Conjuring up images of palm trees, sandy beaches, neon lights and Latin rhythms, Miami is an exciting destination with much to offer. Its unprecedented population growth during the past century has led to it being nicknamed 'the Magic City', and it's undeniable that migrants have played an important role in shaping the city’s history and unique character.
That it's also known as 'the Capital of Latin America' suggests something about the central role that Hispanic people have come to play in Miami, as well as its role as a cultural and economic gateway between Latin America and the USA.
Living in Miami as an expat
Large communities of Cuban, Haitian and Puerto Rican residents, among others, have left an enduring mark on the city. This can be seen in the nightclubs, restaurants and general lifestyle in Miami, especially in areas like Little Havana.
The city is also home to the headquarters of major corporations and functions as the Latin American outpost for other multinational businesses. Miami’s economy is unsurprisingly driven by tourism, and it also has significant finance and commerce sectors as well as being one of the busiest commercial ports of entry into the United States.
Most foreigners don't necessarily move to Miami for professional reasons, however, and are instead attracted by the Florida climate and the city’s atmosphere. A large variety of activities and attractions keep newcomers entertained, from malls to museums and national monuments.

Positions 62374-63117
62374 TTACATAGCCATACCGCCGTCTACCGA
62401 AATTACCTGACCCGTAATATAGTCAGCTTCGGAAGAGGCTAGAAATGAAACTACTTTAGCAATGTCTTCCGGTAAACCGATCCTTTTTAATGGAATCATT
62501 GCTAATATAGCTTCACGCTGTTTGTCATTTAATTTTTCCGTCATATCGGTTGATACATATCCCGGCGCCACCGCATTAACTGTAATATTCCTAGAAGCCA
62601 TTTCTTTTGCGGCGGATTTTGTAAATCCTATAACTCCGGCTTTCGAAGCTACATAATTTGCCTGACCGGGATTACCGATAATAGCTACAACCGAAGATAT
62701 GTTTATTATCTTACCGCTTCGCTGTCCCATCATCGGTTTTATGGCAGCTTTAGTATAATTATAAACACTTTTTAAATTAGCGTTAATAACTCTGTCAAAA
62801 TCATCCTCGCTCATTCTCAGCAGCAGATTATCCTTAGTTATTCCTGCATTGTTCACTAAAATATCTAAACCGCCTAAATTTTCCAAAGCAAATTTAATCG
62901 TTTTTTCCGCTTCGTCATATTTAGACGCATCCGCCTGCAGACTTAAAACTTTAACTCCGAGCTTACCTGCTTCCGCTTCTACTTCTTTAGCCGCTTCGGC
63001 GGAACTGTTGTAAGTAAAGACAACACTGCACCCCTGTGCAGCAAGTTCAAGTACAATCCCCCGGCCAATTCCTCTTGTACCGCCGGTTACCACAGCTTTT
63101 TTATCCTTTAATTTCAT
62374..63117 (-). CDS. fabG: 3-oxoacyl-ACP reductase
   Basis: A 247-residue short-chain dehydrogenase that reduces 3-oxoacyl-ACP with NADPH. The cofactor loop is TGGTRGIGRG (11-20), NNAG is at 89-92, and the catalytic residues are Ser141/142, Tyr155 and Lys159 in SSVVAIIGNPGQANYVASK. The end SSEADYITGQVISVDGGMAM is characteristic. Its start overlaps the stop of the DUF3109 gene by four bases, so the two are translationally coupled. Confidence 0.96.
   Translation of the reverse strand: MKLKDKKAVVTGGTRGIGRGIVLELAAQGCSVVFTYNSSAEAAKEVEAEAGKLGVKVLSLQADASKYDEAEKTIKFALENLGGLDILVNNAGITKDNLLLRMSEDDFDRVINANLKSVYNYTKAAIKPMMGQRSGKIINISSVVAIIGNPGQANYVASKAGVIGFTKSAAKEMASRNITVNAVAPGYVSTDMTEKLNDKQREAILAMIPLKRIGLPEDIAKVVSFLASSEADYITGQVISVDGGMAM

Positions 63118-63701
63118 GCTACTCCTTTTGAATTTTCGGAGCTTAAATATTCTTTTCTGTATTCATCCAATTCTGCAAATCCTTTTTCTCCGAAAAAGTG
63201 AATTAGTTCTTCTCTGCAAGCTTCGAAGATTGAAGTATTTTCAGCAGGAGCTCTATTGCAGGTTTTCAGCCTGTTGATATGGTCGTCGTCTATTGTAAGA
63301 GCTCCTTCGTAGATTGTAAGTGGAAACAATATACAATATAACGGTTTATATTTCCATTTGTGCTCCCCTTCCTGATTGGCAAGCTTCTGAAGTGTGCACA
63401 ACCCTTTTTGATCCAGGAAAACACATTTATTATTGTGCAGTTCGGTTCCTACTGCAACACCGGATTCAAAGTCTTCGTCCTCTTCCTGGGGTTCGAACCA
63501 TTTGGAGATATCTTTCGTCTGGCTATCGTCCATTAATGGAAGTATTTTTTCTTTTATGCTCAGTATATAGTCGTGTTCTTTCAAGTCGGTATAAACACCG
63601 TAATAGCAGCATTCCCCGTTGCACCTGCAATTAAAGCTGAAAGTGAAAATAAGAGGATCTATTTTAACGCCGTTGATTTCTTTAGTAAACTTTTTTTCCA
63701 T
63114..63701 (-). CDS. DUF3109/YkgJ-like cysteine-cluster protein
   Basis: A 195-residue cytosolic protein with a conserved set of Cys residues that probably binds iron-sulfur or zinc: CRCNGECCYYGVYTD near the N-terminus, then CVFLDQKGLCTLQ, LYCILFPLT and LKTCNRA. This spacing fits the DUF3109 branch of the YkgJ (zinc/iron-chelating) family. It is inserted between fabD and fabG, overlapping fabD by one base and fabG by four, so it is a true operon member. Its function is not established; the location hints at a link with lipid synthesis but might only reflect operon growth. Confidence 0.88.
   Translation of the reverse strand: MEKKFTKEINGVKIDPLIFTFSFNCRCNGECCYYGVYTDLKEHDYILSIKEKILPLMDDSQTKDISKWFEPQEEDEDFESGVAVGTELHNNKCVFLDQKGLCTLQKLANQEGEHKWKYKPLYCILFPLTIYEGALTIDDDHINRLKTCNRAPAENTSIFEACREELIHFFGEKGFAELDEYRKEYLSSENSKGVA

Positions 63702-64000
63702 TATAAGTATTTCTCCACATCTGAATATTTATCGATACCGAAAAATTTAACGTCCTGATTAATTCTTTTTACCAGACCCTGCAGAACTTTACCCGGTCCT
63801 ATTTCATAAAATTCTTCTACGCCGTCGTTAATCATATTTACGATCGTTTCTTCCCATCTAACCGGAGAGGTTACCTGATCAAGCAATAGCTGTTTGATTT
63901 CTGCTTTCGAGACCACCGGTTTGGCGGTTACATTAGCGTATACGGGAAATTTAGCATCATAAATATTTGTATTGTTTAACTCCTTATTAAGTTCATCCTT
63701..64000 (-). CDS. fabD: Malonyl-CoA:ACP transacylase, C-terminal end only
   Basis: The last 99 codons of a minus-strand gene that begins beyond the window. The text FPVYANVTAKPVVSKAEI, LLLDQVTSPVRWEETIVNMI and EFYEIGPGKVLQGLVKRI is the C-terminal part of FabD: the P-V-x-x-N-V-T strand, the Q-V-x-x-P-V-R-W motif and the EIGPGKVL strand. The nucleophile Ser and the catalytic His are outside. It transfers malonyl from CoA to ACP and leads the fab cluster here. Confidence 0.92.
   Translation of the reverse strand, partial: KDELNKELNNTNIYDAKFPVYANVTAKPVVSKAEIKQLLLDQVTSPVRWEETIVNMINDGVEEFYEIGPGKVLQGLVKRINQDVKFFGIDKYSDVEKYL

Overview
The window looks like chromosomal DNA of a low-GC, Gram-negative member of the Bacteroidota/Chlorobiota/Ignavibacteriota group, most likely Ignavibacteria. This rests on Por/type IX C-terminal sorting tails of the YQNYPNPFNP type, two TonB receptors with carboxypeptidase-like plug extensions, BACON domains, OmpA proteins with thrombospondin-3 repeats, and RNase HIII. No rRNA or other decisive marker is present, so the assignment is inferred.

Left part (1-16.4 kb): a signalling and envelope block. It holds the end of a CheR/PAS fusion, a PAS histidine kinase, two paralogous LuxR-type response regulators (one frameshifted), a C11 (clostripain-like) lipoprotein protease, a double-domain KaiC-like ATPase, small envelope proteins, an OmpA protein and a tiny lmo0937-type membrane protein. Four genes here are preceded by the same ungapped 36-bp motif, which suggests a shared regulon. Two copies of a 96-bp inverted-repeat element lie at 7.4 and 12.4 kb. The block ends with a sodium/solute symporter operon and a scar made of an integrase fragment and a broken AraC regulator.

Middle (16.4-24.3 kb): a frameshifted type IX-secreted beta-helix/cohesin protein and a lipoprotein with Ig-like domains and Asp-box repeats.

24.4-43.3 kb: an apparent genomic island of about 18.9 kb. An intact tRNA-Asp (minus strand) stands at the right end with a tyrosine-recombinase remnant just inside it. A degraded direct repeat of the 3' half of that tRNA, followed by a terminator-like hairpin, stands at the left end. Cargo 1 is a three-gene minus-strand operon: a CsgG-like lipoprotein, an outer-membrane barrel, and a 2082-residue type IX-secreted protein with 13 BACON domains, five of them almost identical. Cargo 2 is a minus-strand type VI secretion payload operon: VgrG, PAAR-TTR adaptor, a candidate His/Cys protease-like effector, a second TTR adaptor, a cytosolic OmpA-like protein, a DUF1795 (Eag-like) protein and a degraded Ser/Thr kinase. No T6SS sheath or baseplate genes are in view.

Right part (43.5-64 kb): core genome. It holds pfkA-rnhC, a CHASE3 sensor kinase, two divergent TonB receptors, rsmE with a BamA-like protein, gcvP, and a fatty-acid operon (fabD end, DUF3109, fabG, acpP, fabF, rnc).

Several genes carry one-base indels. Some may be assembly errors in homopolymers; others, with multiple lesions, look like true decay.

New Arrivals will also have access to a large selection of medical options, given that feeling and looking good is so important to many of Miami’s residents. This quality of care comes at a high cost, though, so it's extremely important that new arrivals in the city have quality health insurance.
Cost of living in Miami
While Miami is cheaper than some of the USA's other major cities it is still a relatively expensive place to live. Accommodation and entertainment in Miami don't come cheap, but transport is fairly affordable and public schooling is free for locals and foreigners alike.
Expat families and children
The standard of education varies from school to school in Miami. That said, the city is home to some excellent schools, and language classes are made available to non-English speaking learners in public schools. This is helpful in managing the transition for many foreign families in the city.
The city also has a range of family-friendly attractions to entertain the kids outside of school hours. From educational museums and the Seaquarium to parks and amusement centres, families should certainly not struggle to keep their children busy on the weekends.
A multicultural city made up of a wide variety of residents, newcomers arriving in Miami with realistic expectations and an open mind are sure to enjoy life in the Magic City.